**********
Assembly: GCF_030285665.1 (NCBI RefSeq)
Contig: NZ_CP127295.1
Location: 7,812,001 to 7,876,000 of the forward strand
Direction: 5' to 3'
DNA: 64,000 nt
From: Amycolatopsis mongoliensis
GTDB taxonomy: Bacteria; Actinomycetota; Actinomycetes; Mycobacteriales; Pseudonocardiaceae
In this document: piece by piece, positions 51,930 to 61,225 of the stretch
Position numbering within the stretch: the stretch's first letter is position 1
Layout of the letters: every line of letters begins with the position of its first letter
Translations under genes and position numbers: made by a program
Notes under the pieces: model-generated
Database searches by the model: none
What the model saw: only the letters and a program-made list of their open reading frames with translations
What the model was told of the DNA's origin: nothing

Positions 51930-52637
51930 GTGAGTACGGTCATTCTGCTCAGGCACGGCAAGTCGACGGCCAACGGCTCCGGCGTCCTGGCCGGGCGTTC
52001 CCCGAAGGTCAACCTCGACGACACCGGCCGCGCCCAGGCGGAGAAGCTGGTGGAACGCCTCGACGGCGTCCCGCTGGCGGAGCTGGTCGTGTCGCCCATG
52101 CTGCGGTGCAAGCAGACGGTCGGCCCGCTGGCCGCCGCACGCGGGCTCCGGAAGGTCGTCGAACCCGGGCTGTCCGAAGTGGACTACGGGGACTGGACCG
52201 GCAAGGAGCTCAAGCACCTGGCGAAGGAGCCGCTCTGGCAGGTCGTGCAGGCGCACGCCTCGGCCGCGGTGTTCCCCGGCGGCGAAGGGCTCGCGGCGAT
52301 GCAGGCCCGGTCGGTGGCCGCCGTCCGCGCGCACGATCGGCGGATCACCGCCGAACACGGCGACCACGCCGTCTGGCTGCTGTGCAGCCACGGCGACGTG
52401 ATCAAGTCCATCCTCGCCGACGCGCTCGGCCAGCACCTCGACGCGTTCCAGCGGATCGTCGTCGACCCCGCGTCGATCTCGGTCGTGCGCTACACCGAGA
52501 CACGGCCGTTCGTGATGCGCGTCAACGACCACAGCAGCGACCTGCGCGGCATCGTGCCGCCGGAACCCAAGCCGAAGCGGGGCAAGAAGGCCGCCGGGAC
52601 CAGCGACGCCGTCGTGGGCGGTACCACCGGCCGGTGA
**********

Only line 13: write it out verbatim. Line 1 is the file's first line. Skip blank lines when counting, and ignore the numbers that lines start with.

Database searches by the model: none